7 mistakes to avoid when managing a network of retailers

At first glance, the marketing of a retail network doesn't seem so different from that of a global brand... And yet...

Targeting the right prospects, increasing awareness, building engagement and loyalty, increasing sales and generating new customers, while there are many similarities in these digital tactics, there are also real differences in marketing to multi-site brands and franchises. Only by working with this particular type of customer can you avoid the pitfalls and mistakes that can be made.

Based on our experience, here are the seven most common marketing mistakes to avoid at all costs:

1. Do not decline your web offers locally

If you have several stores or offices offering the same products and/or services, it makes sense to group everything together online and add a single page listing all your sites.

The problem is that search engines and other online platforms have difficulty listing them. They tend to give global information at the brand level.

This is why developing localized web offerings is so important. This doesn't mean that you necessarily have to create a separate site for each outlet or shop, but it does mean that each one should have its own page, which includes things like phone number, address, images, offers and reviews.

2. Lack of consistency in branding

Although you want each of your sites to have their own presence, it is also imperative that your brand image be consistent.

You want to be sure that your brand image is conveyed in the same way on the local versions of your site. If consumers have a good experience in one place, you also want them to see your name, logo, etc.

3. Not having set up your Google My Business and local Facebook page correctly

Making sure that you've set up your Google My Business and Facebook correctly may seem like a detail, but in reality it's very, very important. Especially by the impact it has.

Why? Because search and social are now the main channels that consumers use to find and search for local businesses. If your locations are not properly linked together on the systems feeding these platforms, then you will be at a significant disadvantage in search engine results.

It is extremely important that Facebook and Google know which master account controls your different locations and who has access to manage the different offers. This will unlock a range of powerful options, from publishing content across multiple pages to more effective targeting of online ads.

4. Do not monitor what is being said on your sign on notice sites.

Monitoring notice sites such as Trustpilot or Verified Notices for a single location is stressful enough. But doing it for 50, 100 or 200 stores is titanic!

Nevertheless, it is important to consistently monitor and manage all your pages across all the different online platforms.

Why? Because timing really matters. If a customer provides incorrect details on one of your records or leaves a bad review, the damage can be significant for your entire business. The only way to solve problems is to actively engage yourself so that you are immediately informed and can react quickly.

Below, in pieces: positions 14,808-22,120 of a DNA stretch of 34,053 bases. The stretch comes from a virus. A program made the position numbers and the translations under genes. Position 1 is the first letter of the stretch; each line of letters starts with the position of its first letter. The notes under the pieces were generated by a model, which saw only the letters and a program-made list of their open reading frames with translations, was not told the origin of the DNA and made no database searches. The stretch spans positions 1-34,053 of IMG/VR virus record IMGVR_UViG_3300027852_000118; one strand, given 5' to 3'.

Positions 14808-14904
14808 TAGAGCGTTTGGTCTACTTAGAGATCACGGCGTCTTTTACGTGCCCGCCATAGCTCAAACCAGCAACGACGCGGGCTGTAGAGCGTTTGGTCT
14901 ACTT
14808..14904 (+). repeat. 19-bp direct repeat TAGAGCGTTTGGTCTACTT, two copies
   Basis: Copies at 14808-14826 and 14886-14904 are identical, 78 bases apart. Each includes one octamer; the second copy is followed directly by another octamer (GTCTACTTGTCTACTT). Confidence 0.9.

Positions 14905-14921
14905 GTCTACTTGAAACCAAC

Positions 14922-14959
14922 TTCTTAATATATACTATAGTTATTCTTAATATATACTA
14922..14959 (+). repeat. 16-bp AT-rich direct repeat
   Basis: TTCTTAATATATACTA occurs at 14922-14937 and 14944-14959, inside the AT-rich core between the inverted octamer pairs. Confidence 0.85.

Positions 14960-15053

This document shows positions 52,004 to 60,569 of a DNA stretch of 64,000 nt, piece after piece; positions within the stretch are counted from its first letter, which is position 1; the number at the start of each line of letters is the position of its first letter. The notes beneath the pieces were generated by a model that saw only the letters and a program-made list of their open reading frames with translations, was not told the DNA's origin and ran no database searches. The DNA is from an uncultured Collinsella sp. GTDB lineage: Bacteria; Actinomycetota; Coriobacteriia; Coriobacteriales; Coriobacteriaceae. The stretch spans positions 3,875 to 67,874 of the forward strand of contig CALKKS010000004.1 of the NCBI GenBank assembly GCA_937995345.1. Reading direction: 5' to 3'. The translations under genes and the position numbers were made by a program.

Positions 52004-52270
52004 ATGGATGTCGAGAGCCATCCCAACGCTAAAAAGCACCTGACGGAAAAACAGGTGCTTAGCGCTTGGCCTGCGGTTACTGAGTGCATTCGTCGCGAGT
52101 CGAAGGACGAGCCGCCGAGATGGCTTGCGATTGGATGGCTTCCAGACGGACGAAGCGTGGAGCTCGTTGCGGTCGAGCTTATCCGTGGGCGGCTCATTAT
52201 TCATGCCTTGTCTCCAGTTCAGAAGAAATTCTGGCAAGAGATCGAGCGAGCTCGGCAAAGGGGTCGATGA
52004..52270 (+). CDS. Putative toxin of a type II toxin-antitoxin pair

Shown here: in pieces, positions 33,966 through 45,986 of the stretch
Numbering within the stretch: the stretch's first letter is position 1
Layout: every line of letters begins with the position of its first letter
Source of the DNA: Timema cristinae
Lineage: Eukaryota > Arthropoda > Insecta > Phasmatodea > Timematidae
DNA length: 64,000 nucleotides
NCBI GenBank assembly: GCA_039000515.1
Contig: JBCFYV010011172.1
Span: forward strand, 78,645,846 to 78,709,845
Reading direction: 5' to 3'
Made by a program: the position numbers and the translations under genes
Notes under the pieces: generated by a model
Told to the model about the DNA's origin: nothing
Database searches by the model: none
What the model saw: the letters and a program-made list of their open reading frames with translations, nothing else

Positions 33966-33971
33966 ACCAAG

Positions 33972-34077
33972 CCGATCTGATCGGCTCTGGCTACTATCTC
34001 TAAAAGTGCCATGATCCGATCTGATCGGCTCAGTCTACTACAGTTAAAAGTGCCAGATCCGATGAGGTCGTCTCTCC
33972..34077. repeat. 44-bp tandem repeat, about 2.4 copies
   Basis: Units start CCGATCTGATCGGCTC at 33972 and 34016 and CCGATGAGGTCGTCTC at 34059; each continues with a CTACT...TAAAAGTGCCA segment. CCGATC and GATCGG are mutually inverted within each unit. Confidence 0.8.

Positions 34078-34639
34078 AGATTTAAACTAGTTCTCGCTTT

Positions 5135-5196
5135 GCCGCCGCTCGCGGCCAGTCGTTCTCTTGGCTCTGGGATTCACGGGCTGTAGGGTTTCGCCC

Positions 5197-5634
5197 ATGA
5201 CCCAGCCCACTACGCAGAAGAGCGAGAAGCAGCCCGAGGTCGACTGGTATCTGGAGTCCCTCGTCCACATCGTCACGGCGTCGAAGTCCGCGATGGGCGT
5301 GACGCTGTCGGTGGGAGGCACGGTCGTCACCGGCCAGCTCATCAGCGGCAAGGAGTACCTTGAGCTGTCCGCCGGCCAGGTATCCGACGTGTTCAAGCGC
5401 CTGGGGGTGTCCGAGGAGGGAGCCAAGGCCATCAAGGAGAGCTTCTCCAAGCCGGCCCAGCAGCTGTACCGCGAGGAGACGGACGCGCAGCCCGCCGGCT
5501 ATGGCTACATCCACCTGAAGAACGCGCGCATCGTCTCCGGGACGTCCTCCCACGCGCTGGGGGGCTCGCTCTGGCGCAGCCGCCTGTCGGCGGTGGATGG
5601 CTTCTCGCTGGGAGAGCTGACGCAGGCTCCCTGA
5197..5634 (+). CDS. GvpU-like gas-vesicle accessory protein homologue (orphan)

5. Not segmenting and targeting your target audiences properly

One of the paradoxes of multi-site businesses is that the larger your business becomes, the more necessary it becomes to segment your audience into smaller and smaller groups.

Indeed, the segmentation of your potential prospects allows you to drastically increase the effectiveness of your emailing or customer acquisition campaigns. While at the beginning it may be relevant to send the same email to all your subscribers, your opening rate will fall more and more as you develop your prospect or customer base.

For branded networks, the first layer of targeting is usually geography, as you want to deliver messages and offers only to the local audiences to which they apply. However, you shouldn't stop there. The more you segment - by behavior, demographics, etc. - the more likely your marketing campaigns will resonate and be relevant.

6. Do not manage your digital advertising campaigns yourself.

For marketing managers, online advertising is all about efficiency: you want to make sure your campaigns reach the right catchment areas and don't overlap.

One of the best ways to achieve this is geomarketing. The Ramp, for example, makes it possible to define clear geographical areas - ranging from a city, to a postcode, to an address and even an IRIS code - and to provide specific INSEE information within them.

This is extremely powerful for sign networks. It means that the same global campaign can be slightly tailored to specific local audiences and then delivered geographically, even if consumers are on the move with their mobile devices.

7. Do not monitor the performance of your point-of-sale campaigns.

Finally, it is impossible to determine the performance of your campaigns without delving deep into the analysis of your results.

By their very nature, these campaigns are more complex - more offices/stores, more geographical areas, more audiences - so it can be tempting to look only at the overall results.

Multi-site marketing campaigns generate more data and therefore more potential learning. With proper analysis, you can find out if a point-of-sale strategy is more effective or if copyrighting a particular geo-targeted ad has triggered higher or lower conversions. This valuable information can then be used across all stores to refine your advertising strategy.